via other online services, as EMI has done with Yahoo.
Interestingly, video is never mentioned in the letter. Jobs has always seemed to consider music and video differently, perhaps because of his association with Pixar, and it’s also certainly true that Apple is by no means in the same powerful negotiating position with the movie studios as it is with the music companies. Plus, all commercial DVDs are nominally protected against copying by CSS, and bandwidth limitations have slowed large-scale sharing of video content.
But again, why now, and to whom is the letter targeted? It’s almost certainly a response to the Consumer Council of Norway’s complaint against Apple with regard to the End User License Agreement (EULA) with which iTunes customers must agree. Among the criticisms (many of which are legitimate) is the concern about interoperability – songs purchased on the iTunes Store cannot be played on other devices (the conversion step I outlined previously is never mentioned). In essence, Apple is saying to Norway and the other European countries, “Look, this DRM wasn’t our idea, and without it, we couldn’t maintain the licenses that enable us
to be in business. But we’d happily drop the DRM if we could; go talk to the music companies about that.” If push comes to shove, Apple will simply pull the iTunes Store out of Norway.
Another possibility is that the letter is meant to tweak Microsoft over that company’s embrace of DRM, including the Windows Media DRM, the Windows Media DRM-incompatible Zune (on the sales of which Microsoft pays royalties to the music companies; see “Of the Zune, DRM, and Universal Music,” 2006-11-13), and the extensive DRM support that’s built into Windows Vista. Peter Gutmann, a University of Auckland computer science researcher who works on the design and analysis of cryptographic security architectures, has posted an exhaustive discussion of the problems that are likely to result from Vista’s low-level content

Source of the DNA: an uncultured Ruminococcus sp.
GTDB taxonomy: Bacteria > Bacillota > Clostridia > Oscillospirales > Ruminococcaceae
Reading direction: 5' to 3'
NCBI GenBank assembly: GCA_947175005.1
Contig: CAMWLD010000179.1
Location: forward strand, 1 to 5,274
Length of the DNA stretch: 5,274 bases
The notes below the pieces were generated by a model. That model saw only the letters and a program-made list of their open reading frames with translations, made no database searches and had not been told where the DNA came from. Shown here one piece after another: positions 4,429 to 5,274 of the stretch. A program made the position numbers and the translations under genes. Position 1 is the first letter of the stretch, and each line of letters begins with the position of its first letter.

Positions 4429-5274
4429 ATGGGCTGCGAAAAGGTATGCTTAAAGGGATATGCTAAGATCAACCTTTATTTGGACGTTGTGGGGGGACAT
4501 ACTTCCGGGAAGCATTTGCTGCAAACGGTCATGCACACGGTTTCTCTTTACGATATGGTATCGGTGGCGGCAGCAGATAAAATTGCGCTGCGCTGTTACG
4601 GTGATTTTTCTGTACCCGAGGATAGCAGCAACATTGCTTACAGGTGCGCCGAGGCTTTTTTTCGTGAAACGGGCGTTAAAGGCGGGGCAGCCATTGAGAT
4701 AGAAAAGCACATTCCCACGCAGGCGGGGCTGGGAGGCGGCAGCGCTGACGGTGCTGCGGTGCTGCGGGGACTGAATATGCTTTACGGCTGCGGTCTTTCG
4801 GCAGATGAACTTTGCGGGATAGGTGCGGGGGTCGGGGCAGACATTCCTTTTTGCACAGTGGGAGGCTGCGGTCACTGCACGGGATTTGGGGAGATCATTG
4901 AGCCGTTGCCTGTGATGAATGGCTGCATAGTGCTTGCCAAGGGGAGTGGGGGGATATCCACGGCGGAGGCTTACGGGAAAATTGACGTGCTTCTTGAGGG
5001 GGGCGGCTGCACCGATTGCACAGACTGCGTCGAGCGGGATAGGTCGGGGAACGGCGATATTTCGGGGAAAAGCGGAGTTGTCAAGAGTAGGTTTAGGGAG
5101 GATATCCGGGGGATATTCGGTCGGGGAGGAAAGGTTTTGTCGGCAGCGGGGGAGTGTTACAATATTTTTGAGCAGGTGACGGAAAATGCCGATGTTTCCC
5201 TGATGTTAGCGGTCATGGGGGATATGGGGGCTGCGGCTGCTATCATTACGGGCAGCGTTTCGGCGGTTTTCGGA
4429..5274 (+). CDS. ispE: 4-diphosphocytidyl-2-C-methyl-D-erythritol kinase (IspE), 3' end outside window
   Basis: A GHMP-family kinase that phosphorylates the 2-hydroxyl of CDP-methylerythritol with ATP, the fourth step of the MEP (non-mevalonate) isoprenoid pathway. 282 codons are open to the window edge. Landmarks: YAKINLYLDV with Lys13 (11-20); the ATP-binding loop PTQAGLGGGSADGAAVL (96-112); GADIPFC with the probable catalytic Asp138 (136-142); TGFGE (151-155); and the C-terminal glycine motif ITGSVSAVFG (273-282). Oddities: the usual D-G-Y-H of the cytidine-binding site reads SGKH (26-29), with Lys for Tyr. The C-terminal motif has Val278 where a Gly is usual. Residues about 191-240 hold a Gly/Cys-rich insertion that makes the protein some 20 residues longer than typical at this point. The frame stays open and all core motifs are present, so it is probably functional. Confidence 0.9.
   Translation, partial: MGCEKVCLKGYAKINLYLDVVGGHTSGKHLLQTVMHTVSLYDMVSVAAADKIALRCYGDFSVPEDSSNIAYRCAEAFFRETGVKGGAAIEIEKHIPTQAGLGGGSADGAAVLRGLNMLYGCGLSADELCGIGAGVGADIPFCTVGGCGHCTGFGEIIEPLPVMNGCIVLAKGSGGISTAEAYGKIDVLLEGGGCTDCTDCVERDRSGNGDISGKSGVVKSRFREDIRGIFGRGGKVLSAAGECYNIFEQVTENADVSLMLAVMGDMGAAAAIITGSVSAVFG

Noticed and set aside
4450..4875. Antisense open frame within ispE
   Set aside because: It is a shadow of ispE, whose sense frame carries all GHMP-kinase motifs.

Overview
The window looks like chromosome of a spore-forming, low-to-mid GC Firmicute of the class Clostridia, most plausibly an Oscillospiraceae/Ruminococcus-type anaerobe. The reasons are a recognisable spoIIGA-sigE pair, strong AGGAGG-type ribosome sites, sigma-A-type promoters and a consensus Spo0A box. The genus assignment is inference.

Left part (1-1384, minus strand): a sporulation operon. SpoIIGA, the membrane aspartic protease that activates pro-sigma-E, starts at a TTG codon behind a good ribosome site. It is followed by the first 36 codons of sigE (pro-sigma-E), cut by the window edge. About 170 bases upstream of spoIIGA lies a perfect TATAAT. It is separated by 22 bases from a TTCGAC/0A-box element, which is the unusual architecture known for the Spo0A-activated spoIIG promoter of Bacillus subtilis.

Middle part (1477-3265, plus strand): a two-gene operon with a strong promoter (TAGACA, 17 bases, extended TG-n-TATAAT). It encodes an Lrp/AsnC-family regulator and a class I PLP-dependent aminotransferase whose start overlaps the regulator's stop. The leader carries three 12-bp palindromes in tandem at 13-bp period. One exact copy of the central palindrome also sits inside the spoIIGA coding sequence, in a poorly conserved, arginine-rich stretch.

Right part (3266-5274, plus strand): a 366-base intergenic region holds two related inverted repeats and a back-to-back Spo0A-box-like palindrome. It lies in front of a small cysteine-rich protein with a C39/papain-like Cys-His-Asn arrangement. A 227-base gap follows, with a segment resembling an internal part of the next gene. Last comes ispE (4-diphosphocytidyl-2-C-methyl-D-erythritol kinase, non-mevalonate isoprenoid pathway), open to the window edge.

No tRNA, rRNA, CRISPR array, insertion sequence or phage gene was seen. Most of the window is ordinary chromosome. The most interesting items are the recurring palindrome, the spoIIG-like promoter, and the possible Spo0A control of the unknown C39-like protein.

protection code. Jobs’s letter never mentions Vista, but it seems entirely within Jobs’s character to set Apple as an alternative to Microsoft with respect to DRM.
It’s also possible, though less likely, that the letter comes in part as a followup to a rather unflattering portrayal of Apple’s attitudes about DRM in the New York Times. In that article, the head of the Nettwerk Music Group, Terry McBride, says that although Nettwerk’s music is sold on the eMusic online service without DRM restrictions, Apple insists on adding FairPlay to the same tracks sold on the iTunes Store.
A challenge to Apple then: start selling unprotected tracks on the iTunes Store when the rights-holders request such an action. Apple currently makes many unprotected podcasts available for free in the iTunes Store, though I don’t know if there are any unprotected podcasts or songs that are sold, or if Apple currently has back end limitations that require FairPlay on non-free tracks. And if Apple really wanted to put its money where Steve Jobs’s mouth is, it could buy eMusic, which is the second-largest online music service, and which has about two million tracks from independent artists, none of which contain any DRM. (Of course, buying eMusic might draw unwanted attention from monopoly
Other Views — Coverage of the letter has been widespread, with a variety of responses. On Playlist, Jim Dalrymple has some interesting reactions from Real Networks and a wonderfully typical comment from the RIAA. Also on Playlist, Nancy Gohring of IDG News Service reports on the response from the Consumer Council of Norway, which admits that music companies have some responsibility but still claims that ultimate responsibility lies with Apple. The Economist concludes, “Mr Jobs’s argument, in short, is
transparently self-serving. It also happens to be right.” Dan Moren of MacUser.com imagines a world without DRM, John Gruber of Daring Fireball reads between the lines of Jobs’s letter, and as usual, John Moltz of Crazy Apple Rumors Site makes up the stuff you wish had been said.